Strategically, it fits very well with Tony Abbott’s plan to develop the northern part of Australia by stimulating new industries and job growth, creating a set of market conditions that could unleash a wave of innovation and productivity gains that could enhance the nation’s prosperity and leave a lasting legacy of sustainable power infrastructure for the region.

At the mining company level there would also be significant benefits to such a policy – given the good wind and solar resources in the region along with the high cost of diesel there are already significant economic drivers pushing them in this direction anyway. Once they are forced to dip their toe in the water they might find out – like the one in five other Queenslanders who source their power from PV cells – that it isn’t actually that unreliable and is very competitive with the cost of diesel.

There are also longer term economic factors from the national perspective that must be considered here. While we in the renewable energy sector might all bang on about how good it will be for the planet if this technology gets deployed, the mining sector must also realise that it is in their long term economic interest to deploy this technology too, have it come down the cost curve and make their regional operations more profitable.

If they are going to continue to gamble against a global carbon price, rely on increasingly expensive diesel or hope that state governments will run wires to the middle of Cape York every time somebody discovers copper, then the high costs of doing business in Australia that they complain of are only going to get worse. One of the other policy options available to oil the wheels of the transition, while it may not be popular with all readers, could be to provide tax incentives for the deployment of renewable energy technology systems above 5 MWh.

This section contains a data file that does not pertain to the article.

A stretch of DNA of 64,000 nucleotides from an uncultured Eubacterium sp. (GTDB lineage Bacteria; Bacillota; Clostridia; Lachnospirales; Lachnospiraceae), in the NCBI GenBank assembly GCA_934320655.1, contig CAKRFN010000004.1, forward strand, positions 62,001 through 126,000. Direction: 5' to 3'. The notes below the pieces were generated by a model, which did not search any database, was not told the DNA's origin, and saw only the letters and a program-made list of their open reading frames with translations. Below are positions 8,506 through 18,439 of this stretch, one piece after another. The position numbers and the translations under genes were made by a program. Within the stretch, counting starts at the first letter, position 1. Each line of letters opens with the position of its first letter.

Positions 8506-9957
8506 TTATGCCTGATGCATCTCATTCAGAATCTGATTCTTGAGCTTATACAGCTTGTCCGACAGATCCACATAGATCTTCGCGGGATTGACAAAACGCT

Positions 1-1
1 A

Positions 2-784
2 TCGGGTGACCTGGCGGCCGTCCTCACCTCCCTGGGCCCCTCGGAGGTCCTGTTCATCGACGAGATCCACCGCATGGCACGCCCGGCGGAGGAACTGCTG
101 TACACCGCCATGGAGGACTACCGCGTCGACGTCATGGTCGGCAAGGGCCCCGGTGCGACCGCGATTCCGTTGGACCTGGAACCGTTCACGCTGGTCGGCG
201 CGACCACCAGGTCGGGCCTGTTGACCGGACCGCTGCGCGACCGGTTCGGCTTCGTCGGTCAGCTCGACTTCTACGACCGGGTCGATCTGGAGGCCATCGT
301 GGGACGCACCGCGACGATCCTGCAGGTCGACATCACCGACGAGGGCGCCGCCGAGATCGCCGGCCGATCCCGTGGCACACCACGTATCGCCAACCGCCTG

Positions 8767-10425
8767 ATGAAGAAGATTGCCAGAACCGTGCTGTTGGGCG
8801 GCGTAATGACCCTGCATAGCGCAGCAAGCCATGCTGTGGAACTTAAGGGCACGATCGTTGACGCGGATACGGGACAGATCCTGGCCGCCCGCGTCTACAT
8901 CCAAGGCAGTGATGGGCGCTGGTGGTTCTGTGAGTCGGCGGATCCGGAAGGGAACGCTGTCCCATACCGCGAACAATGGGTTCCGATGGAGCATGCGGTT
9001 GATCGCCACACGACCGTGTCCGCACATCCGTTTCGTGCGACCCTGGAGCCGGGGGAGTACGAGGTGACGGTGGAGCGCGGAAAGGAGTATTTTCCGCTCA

Even without any government intervention there have already been some success stories for the region with Infigen being given development consent for the proposed installation of the Forsayth wind farm with an expected installed capacity of 60 to 70MW – comprising around 20 to 30 wind turbines, a substation, access tracks and an electrical collection system of underground and overhead cables. One of the only wind farm developments not to receive a single community objection as part of the planning process.

Unfortunately, as with the tragedy of the commons scenario so frequently discussed in the context of climate change, no individual mining company will want to pay for the innovation needed. But perhaps with the right policy settings an outcome can be achieved that will benefit not just the sector, but the country as well.

What we need are those true conservative values of a policy that encourages taking responsibility for yourself in a way that spurs on economic regional development, only time will tell if Campbell Newman and Tony Abbott are up to the task.

Matt Grantham is a radio presenter, political comedian and contributor at Beyond Zero Emissions.